Trial to begin today in death of psychologist

Judge to allow evidence of alleged financial plot

Defense objection rejected

Prosecutors try to show motive for killing Cocking

April 01, 2003|By Sheridan Lyons | Sheridan Lyons,SUN STAFF

Prosecutors seeking to show a motive in the beating death last year of a Taylorsville psychologist will be allowed to present at trial evidence of a complex financial scheme, a judge ruled yesterday.

Testimony is to begin today in the trial of Randall Henry Gerlach, charged with murder and theft in the death of Rodney R. Cocking.

Prosecutors have said that before Cocking disappeared in February last year, he demanded from Gerlach an investment-related payment of more than $300,000.

Yesterday, a lawyer for Gerlach asked that evidence of the series of investments that led to the demand be barred from trial, arguing that Cocking had been paid and that there was therefore no motive.

"You don't kill someone without reason," said defense attorney Barry H. Helfand.

Senior Assistant State's Attorney David P. Daggett said the money had not been paid and, in opposing the defense request, said the evidence is central to his case.

Judge Raymond E. Beck Sr. ruled against the defense on that and several other matters, then began the selection of a jury of nine women and three men, with two alternates, for what is expected to be a two-week trial.

Opening statements are scheduled for this morning.

Cocking, 59, a researcher and a program director at the National Science Foundation in Arlington, Va., was reported missing Feb. 23 last year. Police issued an alert after his sport utility vehicle was found abandoned at a Mount Airy shopping center and blood was found at his home in the 2800 block of Sams Creek Road.

His remains were found more than three months later in a remote watershed area of Frederick County.

By then, Gerlach, a 57-year-old Mount Airy contractor, had been arrested and charged in Cocking's death.

Helfand discussed the alleged motive for the killing, investments Cocking supposedly made with Gerlach dating from 1994, which he said had been paid. Saying that mentioning another crime would be prejudicial, he asked the judge to order that the prosecution not mention other allegedly fraudulent financial ventures by Gerlach that he might have used to get money to pay the victim.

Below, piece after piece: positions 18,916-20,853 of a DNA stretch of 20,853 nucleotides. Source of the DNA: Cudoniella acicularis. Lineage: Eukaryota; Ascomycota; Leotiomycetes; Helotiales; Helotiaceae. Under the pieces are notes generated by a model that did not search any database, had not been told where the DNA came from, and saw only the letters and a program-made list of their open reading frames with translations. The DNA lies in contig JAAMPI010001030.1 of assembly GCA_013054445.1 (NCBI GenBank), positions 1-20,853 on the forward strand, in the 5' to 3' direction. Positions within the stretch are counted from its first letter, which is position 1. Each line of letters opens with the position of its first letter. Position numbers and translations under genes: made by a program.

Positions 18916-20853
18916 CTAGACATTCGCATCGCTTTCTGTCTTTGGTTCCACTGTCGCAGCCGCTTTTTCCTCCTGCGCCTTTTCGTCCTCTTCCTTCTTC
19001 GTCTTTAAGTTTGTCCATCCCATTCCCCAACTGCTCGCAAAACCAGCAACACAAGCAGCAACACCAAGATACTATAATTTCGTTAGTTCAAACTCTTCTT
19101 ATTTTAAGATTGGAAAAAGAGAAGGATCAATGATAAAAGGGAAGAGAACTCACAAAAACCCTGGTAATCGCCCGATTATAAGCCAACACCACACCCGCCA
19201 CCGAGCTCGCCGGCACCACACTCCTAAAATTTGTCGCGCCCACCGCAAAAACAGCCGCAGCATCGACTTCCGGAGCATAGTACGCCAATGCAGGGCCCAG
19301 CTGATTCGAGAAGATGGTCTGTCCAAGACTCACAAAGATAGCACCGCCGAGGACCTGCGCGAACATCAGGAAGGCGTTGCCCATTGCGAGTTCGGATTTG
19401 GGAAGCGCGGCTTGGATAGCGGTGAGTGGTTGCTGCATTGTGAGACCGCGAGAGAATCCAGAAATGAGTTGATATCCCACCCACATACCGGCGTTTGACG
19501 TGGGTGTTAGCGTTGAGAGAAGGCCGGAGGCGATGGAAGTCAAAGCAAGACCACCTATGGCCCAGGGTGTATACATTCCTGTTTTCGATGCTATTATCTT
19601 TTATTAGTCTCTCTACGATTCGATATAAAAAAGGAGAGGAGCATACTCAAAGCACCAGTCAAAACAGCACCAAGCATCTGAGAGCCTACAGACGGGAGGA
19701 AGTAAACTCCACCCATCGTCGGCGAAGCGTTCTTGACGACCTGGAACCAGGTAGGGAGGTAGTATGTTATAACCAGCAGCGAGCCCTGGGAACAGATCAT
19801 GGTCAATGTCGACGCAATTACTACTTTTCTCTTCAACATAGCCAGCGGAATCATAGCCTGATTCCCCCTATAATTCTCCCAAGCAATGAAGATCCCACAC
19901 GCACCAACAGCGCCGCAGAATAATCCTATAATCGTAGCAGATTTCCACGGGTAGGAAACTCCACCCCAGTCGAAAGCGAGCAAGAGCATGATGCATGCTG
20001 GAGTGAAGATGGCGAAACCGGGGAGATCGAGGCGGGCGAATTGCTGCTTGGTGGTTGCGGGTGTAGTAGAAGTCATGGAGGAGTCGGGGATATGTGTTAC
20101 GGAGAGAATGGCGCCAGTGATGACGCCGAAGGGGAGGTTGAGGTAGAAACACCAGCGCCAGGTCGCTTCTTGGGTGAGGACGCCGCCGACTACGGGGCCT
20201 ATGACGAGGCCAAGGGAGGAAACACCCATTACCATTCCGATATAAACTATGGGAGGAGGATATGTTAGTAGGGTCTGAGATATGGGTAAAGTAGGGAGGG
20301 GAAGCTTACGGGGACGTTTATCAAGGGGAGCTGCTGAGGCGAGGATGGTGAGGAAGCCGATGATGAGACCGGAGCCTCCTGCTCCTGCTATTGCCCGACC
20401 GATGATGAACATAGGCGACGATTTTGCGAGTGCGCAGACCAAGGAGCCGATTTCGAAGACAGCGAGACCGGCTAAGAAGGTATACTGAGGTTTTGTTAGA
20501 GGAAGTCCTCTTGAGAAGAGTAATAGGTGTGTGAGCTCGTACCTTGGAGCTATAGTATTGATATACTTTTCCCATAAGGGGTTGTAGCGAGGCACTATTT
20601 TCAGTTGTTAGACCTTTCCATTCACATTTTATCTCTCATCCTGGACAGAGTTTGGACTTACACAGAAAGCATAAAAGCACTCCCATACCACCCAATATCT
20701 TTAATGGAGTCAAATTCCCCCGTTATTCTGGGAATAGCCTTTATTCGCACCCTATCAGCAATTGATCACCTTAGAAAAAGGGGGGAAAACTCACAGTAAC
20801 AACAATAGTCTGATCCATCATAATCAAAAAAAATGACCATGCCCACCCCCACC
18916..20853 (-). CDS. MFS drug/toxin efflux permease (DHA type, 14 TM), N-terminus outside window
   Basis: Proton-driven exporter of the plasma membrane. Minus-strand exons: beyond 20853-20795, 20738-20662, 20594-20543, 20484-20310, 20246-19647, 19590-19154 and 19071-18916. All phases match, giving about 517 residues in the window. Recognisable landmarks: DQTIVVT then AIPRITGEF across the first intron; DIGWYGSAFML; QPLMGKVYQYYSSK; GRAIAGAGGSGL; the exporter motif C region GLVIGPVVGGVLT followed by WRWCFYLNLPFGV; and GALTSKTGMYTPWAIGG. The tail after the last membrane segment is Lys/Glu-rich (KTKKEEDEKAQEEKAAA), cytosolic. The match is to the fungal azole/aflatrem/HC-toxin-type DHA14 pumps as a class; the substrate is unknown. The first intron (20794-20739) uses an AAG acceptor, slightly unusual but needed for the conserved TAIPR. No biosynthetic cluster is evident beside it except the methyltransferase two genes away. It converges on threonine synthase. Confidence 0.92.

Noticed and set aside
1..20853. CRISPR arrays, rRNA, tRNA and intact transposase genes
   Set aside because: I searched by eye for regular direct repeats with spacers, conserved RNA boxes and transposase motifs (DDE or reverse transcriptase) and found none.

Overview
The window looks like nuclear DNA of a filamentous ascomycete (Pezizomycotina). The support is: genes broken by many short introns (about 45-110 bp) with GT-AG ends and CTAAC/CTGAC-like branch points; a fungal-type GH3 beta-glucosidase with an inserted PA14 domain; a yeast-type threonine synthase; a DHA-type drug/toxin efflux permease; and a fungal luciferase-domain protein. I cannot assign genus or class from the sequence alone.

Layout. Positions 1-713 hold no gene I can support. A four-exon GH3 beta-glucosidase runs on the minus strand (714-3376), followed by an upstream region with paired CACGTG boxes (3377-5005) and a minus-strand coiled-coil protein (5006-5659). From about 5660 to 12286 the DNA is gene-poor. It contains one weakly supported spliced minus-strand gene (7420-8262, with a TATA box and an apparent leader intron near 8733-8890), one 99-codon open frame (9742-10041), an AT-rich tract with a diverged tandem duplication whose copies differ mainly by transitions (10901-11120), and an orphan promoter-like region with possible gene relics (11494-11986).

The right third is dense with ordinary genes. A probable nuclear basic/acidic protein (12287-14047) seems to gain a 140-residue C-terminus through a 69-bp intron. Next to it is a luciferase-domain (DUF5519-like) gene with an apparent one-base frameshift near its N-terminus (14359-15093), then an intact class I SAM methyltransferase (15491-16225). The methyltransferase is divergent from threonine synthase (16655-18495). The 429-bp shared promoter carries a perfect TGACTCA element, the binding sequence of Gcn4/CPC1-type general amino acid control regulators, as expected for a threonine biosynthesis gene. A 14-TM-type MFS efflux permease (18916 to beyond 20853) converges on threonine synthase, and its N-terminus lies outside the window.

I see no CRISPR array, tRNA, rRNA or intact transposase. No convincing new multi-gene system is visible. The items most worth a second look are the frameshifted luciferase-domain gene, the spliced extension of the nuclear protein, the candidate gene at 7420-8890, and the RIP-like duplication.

"The state alleged my client committed a fraud [upon his] family members and others of significant sums of money," Helfand said. "The only way I can describe it is a Ponzi scheme," referring to the practice of paying off an investor with new investors' money rather than with profits from a venture.

"If my client had any source to pay back [Cocking], even if he was cheating someone else, there is no motive," he said.

"We do not believe Dr. Cocking was paid this money," said Daggett, the prosecutor. The wealth of evidence about the financial scheme in the case is so interrelated, he said, that "you can't try one without the other."

The defense also unsuccessfully sought to have excluded from evidence a January 2002 letter, found by police investigators on Cocking's computer, that demanded payment from Gerlach, arguing that the letter was unsigned and that there was no proof it had been sent.

Helfand also lodged a continuing objection to the state's use of evidence from a search of Gerlach's truck, home and records, and he asked for a postponement because of a delay in an independent laboratory analysis of blood evidence. Beck previously had denied those motions, but they may be raised on appeal if there is a conviction.

Yesterday, the judge also denied another defense request for a postponement to allow it to investigate a statement recently provided by prosecutors that Helfand said might place another man in the area where the body was found June 17.

Gerlach, a resident of the 1300 block of Manor Drive in Frederick County, was held at the Carroll County Detention Center from the time of his arrest 12 days before the body was found until August, when his bail was lowered from $1 million to $150,000 and he was released to home detention.

Helfand told a judge then that his client had no criminal record, had served in the Army and had been a businessman and contributing member of the Mount Airy community for 35 years.

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